Parking restrictions put into place at Horseshoe Bend Overlook due to overcrowding

Congestion and safety concerns at the parking lot of the Horseshoe Bend Overlook have prompted temporary restrictions, Page, Ariz., date not specified | Photo courtesy Page Police Department, St. George News

PAGE, Arizona — Congestion and safety concerns at the Horseshoe Bend Overlook parking lot have prompted the city of Page Police Department to implement temporary parking and safety restrictions.

The view of Horseshoe Bend, located five miles south of Glen Canyon Dam along a 16-mile undammed stretch of Glen Canyon, Glen Canyon National Recreation Area, Ariz., Jan. 2, 2018 | File photo by Reuben Wadsworth, St. George News

Over the last several years, visitation to Horseshoe Bend Overlook has increased dramatically, according to a joint statement released June 21 by the Page Police and the National Park Service.

Horseshoe Bend is located within the Glen Canyon National Recreation Area and is managed by the park service. The parking lot for Horseshoe Bend is located in and managed by the city of Page.

A parking control employee will be posted in the parking lot daily during the busiest hours. Page Police will continue to assist with parking control as needed. The Page Public Safety Mobile Command Center has been placed at Horseshoe Bend and will be used by city employees and public safety personnel.

Although the parking lot has been expanded several times, vehicle congestion still remains a safety issue. Heat-related medical issues continue to be a major concern as well.

To address those issues, the following restrictions are in place until further notice:

  • Tour buses with a carrying capacity of more than 20 passengers will not be allowed to park on site. The buses will be required to unload at the designated area near the trailhead, leave the site and return at a time agreed upon with their passengers to pick them up.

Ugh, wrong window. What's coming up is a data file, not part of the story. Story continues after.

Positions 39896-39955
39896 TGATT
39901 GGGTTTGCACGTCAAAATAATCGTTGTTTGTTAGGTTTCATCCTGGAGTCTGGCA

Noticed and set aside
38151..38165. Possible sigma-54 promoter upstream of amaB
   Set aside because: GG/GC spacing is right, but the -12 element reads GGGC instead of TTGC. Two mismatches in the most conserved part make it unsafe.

• All visitors must adhere to the instructions of the parking control employee.
  • Parking is prohibited along U.S. Highway 89. New signs and barriers have been placed along the highway and violators will be cited.
  • If the parking lot is full, visitors will need to return at another time. The best time to find parking is prior to 10 a.m. or between 4 and 6 p.m. On holiday weekends, the parking lot may fill up sooner.
  • Officials are asking that consideration be given to the limited parking and that visitors not linger, camp or picnic in the parking lot. Overnight camping is not allowed. Visitors are invited to enjoy city parks in Page and day use areas at Glen Canyon National Recreation Area.
  • The half-mile hike from the parking lot to the rim provides little relief from the sun. Visitors should bring water on the hike, wear comfortable clothing and seek immediate relief at the first signs of heat related illness (heavy sweating, confusion, dizziness, weak rapid pulse, fainting, fatigue, headache, muscle or abdominal cramps, nausea vomiting or diarrhea). In the event of an emergency, call 911.
  • The ground becomes very hot in the late morning and afternoon, which could burn feet on visitors and their pets. Visitors should wear appropriate shoes (no sandals) and should not take pets on the hike if the ground is too hot. Pets must not be left unattended in vehicles.

Improvements are underway at the site, including a new American Disabilities Act trail and viewing area, shade structures, a larger parking lot and visitor contact station.

The city plans to start construction of the new parking lot in November with a projected completion date of March 2019. When the new parking area is complete, buses will again be allowed to park at Horseshoe Bend.

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Twitter: @STGnews

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